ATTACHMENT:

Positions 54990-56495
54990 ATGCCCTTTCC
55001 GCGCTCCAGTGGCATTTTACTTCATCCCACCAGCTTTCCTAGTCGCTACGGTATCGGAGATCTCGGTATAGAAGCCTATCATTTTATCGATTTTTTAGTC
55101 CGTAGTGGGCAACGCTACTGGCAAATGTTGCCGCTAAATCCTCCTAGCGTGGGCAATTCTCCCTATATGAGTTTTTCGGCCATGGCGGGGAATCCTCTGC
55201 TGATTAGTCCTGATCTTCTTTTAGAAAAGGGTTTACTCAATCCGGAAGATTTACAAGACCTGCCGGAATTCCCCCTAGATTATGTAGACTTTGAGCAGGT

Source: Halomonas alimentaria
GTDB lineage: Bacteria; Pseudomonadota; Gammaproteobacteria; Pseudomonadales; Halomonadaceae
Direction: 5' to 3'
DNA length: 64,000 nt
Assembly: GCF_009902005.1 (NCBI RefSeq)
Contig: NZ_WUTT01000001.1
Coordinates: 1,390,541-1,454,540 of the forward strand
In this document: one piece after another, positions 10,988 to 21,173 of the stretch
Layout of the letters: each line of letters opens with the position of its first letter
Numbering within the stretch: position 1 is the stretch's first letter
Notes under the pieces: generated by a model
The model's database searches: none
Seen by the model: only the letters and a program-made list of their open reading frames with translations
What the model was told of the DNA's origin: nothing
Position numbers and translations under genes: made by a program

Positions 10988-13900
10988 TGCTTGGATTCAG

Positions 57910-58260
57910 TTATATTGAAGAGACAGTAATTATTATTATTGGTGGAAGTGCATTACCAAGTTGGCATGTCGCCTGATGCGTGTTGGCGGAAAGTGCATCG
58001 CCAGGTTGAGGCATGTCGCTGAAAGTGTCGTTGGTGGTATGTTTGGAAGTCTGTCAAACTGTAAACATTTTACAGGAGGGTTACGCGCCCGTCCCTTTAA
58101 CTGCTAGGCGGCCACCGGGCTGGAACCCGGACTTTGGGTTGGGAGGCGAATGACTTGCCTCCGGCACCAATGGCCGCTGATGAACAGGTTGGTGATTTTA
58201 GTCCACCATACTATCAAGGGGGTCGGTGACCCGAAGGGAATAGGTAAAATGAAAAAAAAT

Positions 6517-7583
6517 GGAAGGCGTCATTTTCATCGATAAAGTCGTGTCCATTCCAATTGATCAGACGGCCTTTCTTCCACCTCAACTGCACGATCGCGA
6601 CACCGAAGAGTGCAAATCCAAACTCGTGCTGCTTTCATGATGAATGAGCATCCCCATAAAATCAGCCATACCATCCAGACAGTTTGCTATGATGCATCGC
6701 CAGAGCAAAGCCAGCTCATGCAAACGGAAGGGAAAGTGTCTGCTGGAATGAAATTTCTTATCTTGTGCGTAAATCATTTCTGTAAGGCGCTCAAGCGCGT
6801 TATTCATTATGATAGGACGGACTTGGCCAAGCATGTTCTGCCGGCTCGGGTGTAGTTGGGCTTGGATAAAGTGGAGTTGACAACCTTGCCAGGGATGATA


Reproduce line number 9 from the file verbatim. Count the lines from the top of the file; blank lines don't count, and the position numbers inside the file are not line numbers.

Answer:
DNA length: 64,000 nt